If you can’t get the basics of something right then the rest is just a waste of time. It’s a point that applies to juggling (make sure you can catch before you try to catch fire), cooking (make sure you don’t burn pans before you try a soufflé), and of course to writing. That’s why I enjoyed reading Brandon Royal‘s The Litte Red Writing Book. It’s a good guide to writing, aimed at non-fiction but with lessons for any writer, that gives twenty useful principles and a grammar guide. A lot of it will seem familiar to anyone who’s ever written an essay, but even when it was covering principles I already knew I found its clarifications and reiteration useful.
So here’s three particularly useful things I picked out from this book.
Favour verbs, not nouns
This one was totally new to me, but fitted my recent experience.
Last week I was doing edits on a story, and a lot of the feedback was ‘too many uses of the word ‘she’ here’. It was a tricky thing to tackle. I didn’t want to over-use the character’s name, or put other nouns in its place as that could get clunky. It took me ages to work out those edits because while I could see that the editor was right I just couldn’t see another option.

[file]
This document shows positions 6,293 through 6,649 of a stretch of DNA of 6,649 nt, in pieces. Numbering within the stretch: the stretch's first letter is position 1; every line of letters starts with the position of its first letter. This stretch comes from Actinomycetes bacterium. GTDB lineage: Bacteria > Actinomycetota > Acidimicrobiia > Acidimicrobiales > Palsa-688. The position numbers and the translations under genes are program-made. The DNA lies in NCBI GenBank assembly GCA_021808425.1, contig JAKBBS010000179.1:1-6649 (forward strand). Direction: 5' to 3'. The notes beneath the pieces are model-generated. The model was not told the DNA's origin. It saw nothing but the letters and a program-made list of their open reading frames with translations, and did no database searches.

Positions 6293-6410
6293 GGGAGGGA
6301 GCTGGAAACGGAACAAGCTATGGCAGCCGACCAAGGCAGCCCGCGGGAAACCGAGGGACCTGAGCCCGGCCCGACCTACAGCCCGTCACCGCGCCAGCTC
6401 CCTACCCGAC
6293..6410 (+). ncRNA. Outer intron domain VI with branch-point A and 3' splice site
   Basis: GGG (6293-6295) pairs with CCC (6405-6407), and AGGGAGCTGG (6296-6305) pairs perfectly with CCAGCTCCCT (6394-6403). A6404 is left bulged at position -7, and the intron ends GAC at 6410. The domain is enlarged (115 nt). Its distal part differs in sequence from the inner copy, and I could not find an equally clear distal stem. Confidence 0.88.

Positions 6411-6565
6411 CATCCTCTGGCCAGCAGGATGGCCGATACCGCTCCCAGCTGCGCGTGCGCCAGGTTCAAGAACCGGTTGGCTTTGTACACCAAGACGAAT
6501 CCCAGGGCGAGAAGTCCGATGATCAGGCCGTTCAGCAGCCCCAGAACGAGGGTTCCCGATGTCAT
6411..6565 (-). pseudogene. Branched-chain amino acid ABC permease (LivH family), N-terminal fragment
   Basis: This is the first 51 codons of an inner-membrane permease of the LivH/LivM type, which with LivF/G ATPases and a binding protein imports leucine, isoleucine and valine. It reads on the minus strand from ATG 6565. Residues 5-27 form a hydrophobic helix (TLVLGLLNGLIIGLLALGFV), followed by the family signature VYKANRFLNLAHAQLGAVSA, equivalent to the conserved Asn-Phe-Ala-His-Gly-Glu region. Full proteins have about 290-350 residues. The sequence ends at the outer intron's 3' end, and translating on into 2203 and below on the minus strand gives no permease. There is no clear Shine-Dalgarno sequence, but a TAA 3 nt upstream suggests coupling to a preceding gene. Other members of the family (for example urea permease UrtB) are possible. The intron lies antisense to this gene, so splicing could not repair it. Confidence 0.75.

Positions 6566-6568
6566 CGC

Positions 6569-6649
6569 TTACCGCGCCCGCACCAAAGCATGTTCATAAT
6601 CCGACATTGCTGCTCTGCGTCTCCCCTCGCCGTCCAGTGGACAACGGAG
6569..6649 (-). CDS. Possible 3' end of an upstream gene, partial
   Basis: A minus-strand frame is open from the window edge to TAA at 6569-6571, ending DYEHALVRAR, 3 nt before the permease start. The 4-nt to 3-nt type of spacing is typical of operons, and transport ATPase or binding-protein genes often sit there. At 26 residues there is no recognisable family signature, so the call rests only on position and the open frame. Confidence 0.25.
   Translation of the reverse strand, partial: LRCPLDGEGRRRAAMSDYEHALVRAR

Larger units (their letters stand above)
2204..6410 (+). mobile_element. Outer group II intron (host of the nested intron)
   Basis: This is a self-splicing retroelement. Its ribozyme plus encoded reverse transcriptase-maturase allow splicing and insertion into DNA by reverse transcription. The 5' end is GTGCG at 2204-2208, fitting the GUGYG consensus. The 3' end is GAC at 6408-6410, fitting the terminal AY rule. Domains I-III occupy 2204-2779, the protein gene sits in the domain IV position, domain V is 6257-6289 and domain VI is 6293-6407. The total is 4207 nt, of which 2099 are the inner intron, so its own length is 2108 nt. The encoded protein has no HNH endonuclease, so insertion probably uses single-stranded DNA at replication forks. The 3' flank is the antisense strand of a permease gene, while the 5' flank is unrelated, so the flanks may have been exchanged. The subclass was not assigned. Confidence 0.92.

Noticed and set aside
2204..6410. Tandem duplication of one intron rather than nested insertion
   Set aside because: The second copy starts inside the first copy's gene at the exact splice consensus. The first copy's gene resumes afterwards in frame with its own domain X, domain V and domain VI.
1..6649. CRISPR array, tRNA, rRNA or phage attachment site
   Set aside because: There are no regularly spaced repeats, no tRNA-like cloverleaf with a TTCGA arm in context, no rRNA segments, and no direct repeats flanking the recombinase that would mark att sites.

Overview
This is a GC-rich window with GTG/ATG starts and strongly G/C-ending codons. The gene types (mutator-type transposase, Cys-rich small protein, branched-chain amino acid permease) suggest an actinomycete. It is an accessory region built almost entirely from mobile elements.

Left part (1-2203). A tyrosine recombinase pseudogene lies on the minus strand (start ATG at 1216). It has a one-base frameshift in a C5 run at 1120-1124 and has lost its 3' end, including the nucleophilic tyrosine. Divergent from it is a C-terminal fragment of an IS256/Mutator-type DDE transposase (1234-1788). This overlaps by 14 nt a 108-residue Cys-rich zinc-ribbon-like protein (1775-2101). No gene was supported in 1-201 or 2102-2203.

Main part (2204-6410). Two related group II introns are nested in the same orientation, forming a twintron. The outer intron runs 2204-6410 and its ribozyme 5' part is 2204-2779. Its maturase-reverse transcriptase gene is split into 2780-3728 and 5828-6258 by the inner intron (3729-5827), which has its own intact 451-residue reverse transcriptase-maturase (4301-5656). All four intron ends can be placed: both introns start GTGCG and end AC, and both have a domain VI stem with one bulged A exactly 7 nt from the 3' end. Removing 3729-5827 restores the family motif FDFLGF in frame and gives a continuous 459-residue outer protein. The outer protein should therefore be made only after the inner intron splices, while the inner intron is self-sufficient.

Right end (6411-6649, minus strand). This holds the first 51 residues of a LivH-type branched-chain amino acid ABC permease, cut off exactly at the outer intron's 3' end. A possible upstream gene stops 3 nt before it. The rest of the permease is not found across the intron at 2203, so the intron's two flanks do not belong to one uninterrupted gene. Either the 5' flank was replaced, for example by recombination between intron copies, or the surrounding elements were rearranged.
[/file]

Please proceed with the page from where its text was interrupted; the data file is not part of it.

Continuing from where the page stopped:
This is it. Structure your writing to lean more on verbs than nouns. It’ll help keep it active and interesting, and help you avoid getting bogged down in pronouns like I did. Above all avoid nominalising – turning verbs and adjectives into nouns. It often makes for ugly writing.
Six basic writing structures
I like having structures to plan my writing around. They aren’t to stick rigidly to, but to give me a framework to start from. Royal sets out six basic structures that are useful for writing things like articles, essays and blog posts. I write a lot of blog posts, not just here but also for freelance clients, so having these is handy. I’ve already put them into my blog planning template.
Describing all six would take a whole post in itself, but they include things like evaluative, chronological and causal, and he explains briefly how to structure each one.
Support what you say
I already know that I need to provide evidence when making a point, but Royal provides a good reminder of the fact that your evidence should be concrete and specific. Not just ‘Larry is a great communicator’ but ‘Larry is a great communicator as shown by the rousing speech he gave to his minions, which inspired them to conquer Quebec’.
One for reference
This book is going on my writing reference shelf, to be kept handy for all occasions. It’s worth a read if you write at all, whether for pleasure, for work, or just out of that itch that drives us to put pen on page.
Anybody got any favourite books on writing? I can always do with recommendations in this area, especially now it’s my work as well as my hobby.